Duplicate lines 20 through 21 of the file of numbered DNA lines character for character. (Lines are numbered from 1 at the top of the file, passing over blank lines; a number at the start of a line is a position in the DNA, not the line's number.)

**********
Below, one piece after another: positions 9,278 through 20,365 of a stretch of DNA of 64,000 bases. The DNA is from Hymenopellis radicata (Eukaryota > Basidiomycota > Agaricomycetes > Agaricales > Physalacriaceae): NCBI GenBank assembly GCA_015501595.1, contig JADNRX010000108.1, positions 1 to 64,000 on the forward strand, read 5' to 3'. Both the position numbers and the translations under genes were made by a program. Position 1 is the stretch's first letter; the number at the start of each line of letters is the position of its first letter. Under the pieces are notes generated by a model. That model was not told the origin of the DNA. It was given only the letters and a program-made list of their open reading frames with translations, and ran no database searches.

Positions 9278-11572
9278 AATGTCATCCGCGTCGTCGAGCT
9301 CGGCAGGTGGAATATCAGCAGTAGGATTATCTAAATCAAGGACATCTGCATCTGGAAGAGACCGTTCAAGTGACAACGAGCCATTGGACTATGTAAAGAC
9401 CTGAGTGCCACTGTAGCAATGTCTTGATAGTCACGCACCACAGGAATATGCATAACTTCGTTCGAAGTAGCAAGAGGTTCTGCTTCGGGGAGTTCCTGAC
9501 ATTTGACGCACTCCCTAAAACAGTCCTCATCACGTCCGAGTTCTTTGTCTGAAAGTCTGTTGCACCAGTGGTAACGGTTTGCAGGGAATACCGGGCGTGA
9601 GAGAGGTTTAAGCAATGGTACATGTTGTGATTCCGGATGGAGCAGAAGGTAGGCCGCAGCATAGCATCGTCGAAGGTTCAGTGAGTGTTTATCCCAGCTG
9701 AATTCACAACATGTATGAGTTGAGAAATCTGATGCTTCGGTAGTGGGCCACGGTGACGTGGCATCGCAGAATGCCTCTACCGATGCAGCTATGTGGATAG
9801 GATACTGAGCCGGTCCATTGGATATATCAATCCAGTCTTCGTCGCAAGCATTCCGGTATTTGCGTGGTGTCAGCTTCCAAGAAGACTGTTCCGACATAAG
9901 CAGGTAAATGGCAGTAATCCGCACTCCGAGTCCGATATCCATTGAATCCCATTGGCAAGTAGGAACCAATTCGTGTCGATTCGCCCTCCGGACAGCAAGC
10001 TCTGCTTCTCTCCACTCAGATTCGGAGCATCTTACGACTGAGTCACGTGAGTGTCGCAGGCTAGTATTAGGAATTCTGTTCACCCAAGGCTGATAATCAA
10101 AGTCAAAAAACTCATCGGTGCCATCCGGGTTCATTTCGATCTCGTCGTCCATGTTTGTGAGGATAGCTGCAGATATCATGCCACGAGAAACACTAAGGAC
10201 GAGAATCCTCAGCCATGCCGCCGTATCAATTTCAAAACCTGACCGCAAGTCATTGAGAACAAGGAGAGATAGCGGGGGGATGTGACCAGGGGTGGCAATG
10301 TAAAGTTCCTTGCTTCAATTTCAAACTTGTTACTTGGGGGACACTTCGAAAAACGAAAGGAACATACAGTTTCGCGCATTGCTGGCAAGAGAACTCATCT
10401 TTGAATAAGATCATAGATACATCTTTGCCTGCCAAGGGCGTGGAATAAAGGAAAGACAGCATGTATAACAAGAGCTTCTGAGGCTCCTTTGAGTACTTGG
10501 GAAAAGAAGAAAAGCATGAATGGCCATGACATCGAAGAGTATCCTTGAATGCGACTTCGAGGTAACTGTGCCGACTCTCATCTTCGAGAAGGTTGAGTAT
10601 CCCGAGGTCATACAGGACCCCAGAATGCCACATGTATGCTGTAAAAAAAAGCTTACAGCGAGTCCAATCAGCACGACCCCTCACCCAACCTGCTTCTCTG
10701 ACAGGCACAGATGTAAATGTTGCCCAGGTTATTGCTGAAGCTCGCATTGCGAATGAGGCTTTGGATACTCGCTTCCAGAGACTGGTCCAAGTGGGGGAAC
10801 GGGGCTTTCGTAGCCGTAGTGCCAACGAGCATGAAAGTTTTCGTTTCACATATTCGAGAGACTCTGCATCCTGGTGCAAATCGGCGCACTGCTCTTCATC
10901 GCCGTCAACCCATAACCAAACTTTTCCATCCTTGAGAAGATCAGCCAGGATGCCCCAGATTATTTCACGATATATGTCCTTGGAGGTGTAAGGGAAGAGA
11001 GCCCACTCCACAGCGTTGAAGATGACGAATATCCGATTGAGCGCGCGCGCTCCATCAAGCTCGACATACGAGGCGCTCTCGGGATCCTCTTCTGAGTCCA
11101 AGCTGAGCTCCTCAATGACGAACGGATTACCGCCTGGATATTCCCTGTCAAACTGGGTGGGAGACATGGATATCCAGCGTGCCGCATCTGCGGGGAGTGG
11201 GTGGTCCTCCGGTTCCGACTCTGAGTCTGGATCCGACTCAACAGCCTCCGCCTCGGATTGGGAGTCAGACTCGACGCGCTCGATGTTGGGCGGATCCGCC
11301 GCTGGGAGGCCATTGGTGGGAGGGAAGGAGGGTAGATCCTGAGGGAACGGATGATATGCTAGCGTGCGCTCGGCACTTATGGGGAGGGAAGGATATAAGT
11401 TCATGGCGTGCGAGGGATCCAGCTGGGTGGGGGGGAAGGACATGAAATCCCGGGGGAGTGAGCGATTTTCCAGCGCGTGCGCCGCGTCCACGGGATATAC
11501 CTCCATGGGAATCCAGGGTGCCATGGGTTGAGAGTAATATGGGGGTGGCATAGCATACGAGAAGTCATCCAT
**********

10901 GCCGTCAACCCATAACCAAACTTTTCCATCCTTGAGAAGATCAGCCAGGATGCCCCAGATTATTTCACGATATATGTCCTTGGAGGTGTAAGGGAAGAGA
11001 GCCCACTCCACAGCGTTGAAGATGACGAATATCCGATTGAGCGCGCGCGCTCCATCAAGCTCGACATACGAGGCGCTCTCGGGATCCTCTTCTGAGTCCA